Skin cancer

Skin cancer sucks, even in its mildest early stages. Between doctor visits, ointments, creams and cutting, there's nothing to like about it except for the fact that it's not brain or liver cancer. But you know what would suck even more? Skin cancer with no insurance.

I've been lucky. I was able to see a doctor early and often, staying ahead of the disease. Without insurance, I might be well my way to dead right now.

More than 1.5 million adults in North Carolina have no health insurance. With an incidence rate of 30% for skin cancer, that means more than 450,000 uninsured citizens would be diagnosed if they somehow managed to see a doctor. But they won't see a doctor. They can't afford to.

The Republicans in Raleigh don't give a damn about people who can't afford to see a doctor. Just like they don't give a damn about people who have lost their jobs.


Death beds

I sometimes wonder what it must feel like to be Art Pope, a multimillionaire whose fortune was made exploiting poor people, a person wholly dedicated to making life more difficult for those most in need.

When death comes knocking at his door, it's going to be one very ugly scene.

It's pretty incomprehensible

I imagine that people like Art Pope or John Hood tell themselves stories saying that they're actually helping poor people by forcing them to be less lazy or spendthrift or something. Such stories are seductive because sometimes you can help people this way, kicking them out of the nest. I guess that they can't distinguish - or won't distinguish cases where people need to be partially forced to see work from cases where there simply is no work or no work enabling you to live or have health insurance.

It's a mystery why some people are Jim Sinegals, who help people to help themselves, while others are Art Popes, utterly without insight or mercy who enjoy forcing people to help themselves, even in circumstances where they cannot.

Besta é tu se você não viver nesse mundo

Sorry to hear about this

One of my sisters has been dealing with carcinoma for the last 4 years or so. I hope you don't have to go through too many more of those sessions, my friend.

Not to steer the conversation

away from cancer, but I've been suffering from something for several weeks now, and it's getting decidedly worse.

A few months ago I had a kidney stone "event" resulting in a very short (yet expensive) visit to the ER. Long story short, 2 1/2 hours racked up a $3,500 bill. A big part of that ($2,100) was for a CT-Scan. Which I don't really understand, because a few weeks later I had a much more extensive series of scans using the very same machine, and they only cost $450 or so. Granted, the second scanning was scheduled in advance by my urologist, but it's plain that emergency room procedures are vastly overpriced.

Anyway, I've (hopefully) got the kidney thing under control, but in my initial urologist session, my doctor walked me through the entire (ER) CT-Scan and, in the process, he showed me two tiny arthritic growths on each side of my lower vertebra. It appears one of them is now messing around with my sciatic nerve, and sitting down (in the car or chair) produces a sensation not unlike someone ramming a bayonet into my hamstrings.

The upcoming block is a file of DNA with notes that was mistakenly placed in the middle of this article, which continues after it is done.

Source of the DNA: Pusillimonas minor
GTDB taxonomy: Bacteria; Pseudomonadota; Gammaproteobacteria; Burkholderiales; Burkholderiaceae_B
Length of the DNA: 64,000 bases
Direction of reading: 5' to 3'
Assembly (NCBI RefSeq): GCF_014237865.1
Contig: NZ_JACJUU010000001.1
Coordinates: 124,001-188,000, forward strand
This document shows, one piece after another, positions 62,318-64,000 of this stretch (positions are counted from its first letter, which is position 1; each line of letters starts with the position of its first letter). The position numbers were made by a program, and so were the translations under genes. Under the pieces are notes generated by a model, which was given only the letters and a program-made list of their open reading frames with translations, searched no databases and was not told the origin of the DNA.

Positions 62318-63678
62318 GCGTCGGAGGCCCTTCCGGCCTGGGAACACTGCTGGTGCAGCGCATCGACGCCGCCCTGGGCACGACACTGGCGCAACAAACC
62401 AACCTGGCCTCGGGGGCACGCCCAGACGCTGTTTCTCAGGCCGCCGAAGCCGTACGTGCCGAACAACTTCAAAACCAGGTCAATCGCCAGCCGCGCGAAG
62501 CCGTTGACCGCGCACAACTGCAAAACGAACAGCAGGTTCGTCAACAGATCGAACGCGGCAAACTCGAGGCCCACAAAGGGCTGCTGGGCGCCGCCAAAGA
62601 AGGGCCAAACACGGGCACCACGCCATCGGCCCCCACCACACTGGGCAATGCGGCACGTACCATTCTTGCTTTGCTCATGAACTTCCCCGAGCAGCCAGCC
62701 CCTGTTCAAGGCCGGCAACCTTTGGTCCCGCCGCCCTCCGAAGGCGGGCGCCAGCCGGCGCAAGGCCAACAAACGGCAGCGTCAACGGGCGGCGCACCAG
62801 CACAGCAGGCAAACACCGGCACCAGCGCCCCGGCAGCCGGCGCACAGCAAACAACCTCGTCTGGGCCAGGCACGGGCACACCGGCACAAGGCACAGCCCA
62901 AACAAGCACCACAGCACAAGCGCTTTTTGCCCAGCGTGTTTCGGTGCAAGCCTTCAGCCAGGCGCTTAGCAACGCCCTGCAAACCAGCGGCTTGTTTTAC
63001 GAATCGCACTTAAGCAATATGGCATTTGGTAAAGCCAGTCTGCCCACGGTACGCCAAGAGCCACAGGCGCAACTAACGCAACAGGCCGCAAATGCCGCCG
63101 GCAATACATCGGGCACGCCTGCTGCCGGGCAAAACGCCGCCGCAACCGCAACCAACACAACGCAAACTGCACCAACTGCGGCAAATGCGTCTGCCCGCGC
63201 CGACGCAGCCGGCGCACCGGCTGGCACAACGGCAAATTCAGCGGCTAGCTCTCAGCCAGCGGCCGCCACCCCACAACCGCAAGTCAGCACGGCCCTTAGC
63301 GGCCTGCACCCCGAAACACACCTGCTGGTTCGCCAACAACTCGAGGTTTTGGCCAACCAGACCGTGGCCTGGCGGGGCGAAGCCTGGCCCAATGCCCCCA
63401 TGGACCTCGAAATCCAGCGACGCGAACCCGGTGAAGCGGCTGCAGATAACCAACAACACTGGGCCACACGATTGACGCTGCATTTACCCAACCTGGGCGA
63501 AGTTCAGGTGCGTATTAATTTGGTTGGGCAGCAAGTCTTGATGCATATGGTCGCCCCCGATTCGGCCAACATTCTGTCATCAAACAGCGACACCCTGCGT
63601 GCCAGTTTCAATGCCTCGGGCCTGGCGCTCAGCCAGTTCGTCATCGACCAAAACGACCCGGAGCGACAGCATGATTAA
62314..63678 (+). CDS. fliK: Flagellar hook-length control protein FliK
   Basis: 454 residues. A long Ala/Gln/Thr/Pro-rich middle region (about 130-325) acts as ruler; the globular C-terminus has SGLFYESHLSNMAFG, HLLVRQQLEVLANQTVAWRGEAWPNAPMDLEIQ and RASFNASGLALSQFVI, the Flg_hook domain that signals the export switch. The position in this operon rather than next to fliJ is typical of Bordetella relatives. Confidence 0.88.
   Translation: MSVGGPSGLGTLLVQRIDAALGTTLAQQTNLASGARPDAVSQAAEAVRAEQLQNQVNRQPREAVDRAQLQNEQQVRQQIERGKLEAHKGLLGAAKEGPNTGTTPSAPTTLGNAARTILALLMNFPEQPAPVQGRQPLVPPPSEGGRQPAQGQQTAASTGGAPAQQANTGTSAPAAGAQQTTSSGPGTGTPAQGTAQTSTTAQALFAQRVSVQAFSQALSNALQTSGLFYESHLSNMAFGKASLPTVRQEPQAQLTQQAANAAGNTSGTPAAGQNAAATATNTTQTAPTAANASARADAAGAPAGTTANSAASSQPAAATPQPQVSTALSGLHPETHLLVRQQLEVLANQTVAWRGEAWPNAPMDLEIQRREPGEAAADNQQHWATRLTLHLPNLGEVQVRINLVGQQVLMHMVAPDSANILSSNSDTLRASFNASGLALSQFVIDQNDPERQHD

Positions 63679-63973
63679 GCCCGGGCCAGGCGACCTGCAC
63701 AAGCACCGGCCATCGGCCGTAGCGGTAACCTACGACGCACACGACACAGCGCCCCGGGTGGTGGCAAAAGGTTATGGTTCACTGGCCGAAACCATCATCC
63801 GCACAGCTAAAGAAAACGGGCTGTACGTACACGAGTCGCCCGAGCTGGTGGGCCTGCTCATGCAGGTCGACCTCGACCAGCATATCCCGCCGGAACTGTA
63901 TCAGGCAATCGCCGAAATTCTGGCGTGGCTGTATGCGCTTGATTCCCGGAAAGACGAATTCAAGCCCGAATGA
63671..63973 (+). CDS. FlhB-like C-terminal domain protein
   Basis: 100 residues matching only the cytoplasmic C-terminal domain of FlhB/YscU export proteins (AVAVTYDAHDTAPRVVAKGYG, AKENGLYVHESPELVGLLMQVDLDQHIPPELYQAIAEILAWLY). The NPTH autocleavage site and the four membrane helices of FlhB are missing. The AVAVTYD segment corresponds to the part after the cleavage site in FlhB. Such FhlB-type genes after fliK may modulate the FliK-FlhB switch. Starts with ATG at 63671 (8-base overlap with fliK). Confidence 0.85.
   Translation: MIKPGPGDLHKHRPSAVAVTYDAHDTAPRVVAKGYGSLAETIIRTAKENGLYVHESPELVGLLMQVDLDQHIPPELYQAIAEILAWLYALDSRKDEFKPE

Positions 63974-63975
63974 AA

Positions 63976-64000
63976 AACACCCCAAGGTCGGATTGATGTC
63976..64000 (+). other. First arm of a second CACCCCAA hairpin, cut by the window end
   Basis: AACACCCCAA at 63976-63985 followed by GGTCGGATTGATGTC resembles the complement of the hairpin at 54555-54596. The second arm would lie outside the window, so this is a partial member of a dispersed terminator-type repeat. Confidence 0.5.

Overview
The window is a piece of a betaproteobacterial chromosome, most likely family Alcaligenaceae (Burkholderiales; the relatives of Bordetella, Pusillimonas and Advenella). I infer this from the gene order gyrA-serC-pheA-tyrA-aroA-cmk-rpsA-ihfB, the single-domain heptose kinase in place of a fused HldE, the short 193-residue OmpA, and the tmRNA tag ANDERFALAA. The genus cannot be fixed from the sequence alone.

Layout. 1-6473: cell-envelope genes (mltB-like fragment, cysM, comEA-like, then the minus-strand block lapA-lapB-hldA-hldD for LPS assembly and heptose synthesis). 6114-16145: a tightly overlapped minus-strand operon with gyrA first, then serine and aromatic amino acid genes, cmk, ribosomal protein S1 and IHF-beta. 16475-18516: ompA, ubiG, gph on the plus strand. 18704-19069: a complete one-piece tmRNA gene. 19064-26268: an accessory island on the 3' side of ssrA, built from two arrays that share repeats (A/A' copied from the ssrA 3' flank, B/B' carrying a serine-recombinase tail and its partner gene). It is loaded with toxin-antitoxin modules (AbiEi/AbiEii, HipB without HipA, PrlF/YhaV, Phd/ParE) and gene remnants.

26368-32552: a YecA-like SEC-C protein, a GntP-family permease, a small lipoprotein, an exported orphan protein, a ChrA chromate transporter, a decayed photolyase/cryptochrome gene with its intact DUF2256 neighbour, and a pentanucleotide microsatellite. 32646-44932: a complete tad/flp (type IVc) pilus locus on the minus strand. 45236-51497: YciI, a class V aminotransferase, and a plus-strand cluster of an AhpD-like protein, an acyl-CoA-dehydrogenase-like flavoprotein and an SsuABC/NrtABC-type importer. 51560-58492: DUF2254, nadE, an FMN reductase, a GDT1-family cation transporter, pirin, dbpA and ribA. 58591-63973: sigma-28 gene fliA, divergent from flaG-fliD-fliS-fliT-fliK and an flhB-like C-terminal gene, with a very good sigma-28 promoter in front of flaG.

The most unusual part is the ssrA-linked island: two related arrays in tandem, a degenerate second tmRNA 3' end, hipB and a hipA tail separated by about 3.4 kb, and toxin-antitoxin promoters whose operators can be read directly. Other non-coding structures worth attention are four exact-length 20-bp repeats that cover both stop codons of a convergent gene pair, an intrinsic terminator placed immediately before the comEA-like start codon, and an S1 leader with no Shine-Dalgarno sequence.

I'm standing right now, with my laptop sitting on top of some hardbound books, which are in turn resting on top of a barstool. As a matter of fact, I'm contemplating converting my entire house into a bar-like environment (sans booze), with those tall tables and such.

Just a footnote: I'm extremely lucky these things didn't happen until I had health insurance again. As it is, my share of the costs (so far) will take me another 15 months or so to pay off.

Disqualified for the Olympics

I just got a shot in the ass of steroids three hours ago, and the pain has (for the most part) disappeared. I'm still standing for the time being, because I don't want to put the kibosh on it. But I take back all those bad things I said about doctors and the medical-industrial complex. They're awesome! :o

As a fair-skinned

gal of Scandinavian descent, whose early memories of summer vacations include the most horrible sunburned/Noxema-coated nights, I worry about skin cancer. Since I have no insurance, if I got skin cancer, I would try cannabis oil although it would probably mean I'd have to go to California to get it. The greatest insurance I have right now is Dr. Fuhrman's nutritarian diet. He claims this cruciferous veggie intense way of eating can protect you from all kinds of cancer, not to mention stroke, heart disease and diabetes.

According to the CDC, only one-third of U.S. adults eat two or more servings of fruit per day, and only one-quarter of adults eat three or more servings of vegetables per day.27 These minimal amounts cannot be expected to provide disease protection. I recommend a far more substantial intake of fruits and vegetables with 90 percent of calories coming from nutrient rich plant material, lots of it raw and green. I recommend about two pounds of vegetables and at least 4 fresh fruits per day. Most importantly, attention should be paid to the highly cancer-protective plant foods, greens, onion, berries, beans and seeds.

Since last January, I've lost 60 lbs and during the summer months I spent many days outdoors in the sun and I can tell my skin has much greater defense against damage now.